It’s that I can’t figure out who is and isn’t open to talking to me (unless, like the guy at the last party I went to, they make the first move).
I’m writing this mostly for myself. Writing about these things helps me think about them. Maybe if I can start thinking concretely about this problem, I can start to develop a strategy; something that will help.
I don’t think this will will ever be easy or natural for me—but that’s okay. If I can figure it out just just enough to get by, that will be, as they they say, gravy.
… Or, okay, yes, but really only whinging a bit 😉
I saw the nurse-practitioner (you guys, autocorrupt suggested MURDER practitioner! W… T … Actual … F?! o_O’) at my doc’s practice today.
She confirmed that I have a sinus infection and also a wee ear infection, which explains why it sometimes feels like the spirit level in my head is borked.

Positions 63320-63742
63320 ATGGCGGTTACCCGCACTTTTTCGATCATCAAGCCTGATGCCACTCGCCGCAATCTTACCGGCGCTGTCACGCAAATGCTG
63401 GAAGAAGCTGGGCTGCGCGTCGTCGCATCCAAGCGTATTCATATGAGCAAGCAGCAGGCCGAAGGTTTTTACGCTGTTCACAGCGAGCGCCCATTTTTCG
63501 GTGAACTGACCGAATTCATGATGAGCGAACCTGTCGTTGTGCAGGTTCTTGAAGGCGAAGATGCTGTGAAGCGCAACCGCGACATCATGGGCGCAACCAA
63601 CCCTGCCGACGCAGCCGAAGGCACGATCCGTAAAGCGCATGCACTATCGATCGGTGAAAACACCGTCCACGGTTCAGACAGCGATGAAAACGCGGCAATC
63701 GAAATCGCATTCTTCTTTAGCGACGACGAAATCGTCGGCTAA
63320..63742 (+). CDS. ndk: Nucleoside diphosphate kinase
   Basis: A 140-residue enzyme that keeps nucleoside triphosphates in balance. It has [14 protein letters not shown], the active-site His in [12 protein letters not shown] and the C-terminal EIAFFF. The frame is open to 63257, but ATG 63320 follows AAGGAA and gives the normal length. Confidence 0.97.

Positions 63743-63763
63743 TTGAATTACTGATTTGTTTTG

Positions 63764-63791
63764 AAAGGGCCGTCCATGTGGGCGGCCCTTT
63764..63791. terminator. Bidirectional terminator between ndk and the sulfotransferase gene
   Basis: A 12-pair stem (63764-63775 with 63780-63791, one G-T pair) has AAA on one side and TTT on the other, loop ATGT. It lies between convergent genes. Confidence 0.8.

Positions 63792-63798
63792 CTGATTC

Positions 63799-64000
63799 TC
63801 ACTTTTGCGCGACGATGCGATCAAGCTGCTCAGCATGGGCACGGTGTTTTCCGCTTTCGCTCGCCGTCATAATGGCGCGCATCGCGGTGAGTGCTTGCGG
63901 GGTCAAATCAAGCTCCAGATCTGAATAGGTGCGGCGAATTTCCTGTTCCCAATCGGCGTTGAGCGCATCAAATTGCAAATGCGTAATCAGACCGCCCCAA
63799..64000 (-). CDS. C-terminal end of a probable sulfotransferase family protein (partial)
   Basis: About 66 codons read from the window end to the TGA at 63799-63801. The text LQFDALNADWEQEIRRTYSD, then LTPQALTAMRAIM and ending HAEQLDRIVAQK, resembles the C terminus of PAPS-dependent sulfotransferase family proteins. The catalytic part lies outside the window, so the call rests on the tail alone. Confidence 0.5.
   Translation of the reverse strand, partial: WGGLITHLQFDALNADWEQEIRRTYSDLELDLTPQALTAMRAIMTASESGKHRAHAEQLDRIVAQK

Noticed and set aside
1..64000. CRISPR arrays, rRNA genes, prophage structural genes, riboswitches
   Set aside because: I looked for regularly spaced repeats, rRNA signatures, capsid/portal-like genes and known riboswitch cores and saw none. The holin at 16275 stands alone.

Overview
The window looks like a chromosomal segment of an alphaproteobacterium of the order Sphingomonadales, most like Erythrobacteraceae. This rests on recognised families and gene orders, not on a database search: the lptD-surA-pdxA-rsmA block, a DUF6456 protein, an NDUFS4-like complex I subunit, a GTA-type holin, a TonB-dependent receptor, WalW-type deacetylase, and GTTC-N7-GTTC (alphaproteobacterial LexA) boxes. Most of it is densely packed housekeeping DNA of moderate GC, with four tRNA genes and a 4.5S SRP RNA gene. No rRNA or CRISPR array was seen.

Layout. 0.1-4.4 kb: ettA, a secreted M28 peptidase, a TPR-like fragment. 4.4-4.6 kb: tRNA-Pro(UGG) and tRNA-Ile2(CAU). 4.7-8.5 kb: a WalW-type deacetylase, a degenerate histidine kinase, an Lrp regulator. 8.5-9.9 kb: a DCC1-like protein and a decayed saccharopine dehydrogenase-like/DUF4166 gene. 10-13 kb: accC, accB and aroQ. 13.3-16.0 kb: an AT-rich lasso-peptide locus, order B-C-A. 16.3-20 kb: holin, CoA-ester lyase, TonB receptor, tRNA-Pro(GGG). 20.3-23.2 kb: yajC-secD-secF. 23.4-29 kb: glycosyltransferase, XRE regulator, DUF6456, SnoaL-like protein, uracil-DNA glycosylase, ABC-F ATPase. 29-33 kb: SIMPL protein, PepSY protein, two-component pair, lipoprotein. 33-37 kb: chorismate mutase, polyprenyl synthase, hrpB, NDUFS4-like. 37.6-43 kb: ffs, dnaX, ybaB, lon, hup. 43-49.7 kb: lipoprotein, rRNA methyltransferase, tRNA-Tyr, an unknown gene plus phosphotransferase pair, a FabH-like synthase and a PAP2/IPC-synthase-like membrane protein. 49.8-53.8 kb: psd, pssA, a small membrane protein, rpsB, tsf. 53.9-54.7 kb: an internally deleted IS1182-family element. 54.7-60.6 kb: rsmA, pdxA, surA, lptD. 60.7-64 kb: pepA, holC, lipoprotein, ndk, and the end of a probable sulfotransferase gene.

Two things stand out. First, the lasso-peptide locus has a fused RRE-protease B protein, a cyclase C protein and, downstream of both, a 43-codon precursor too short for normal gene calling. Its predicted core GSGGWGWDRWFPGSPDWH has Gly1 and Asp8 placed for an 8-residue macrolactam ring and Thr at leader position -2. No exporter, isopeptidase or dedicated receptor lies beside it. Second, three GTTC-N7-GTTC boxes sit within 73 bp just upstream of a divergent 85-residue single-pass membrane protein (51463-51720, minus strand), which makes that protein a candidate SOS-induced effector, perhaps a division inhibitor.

I’ve been handling this thing very conservatively — actually resting basically all the time, staying clear of strenuous activities (except for the part when I decided to be helpful and uninstall two of the three window aircons in the house by myself, which I did successfully, but which knocked me onto my backside). On the balance, I think it has paid off. In the past, my sinus infections have often progressed into bronchial infections by the end of a week and change, so the fact that this one had constrained itself to the confines of my head is comforting.
I’ll be taking doxycycline for a week and I’ve got a script for plain 12-hour psuedoephedrine for a while, so that should get me sorted and back to the studio.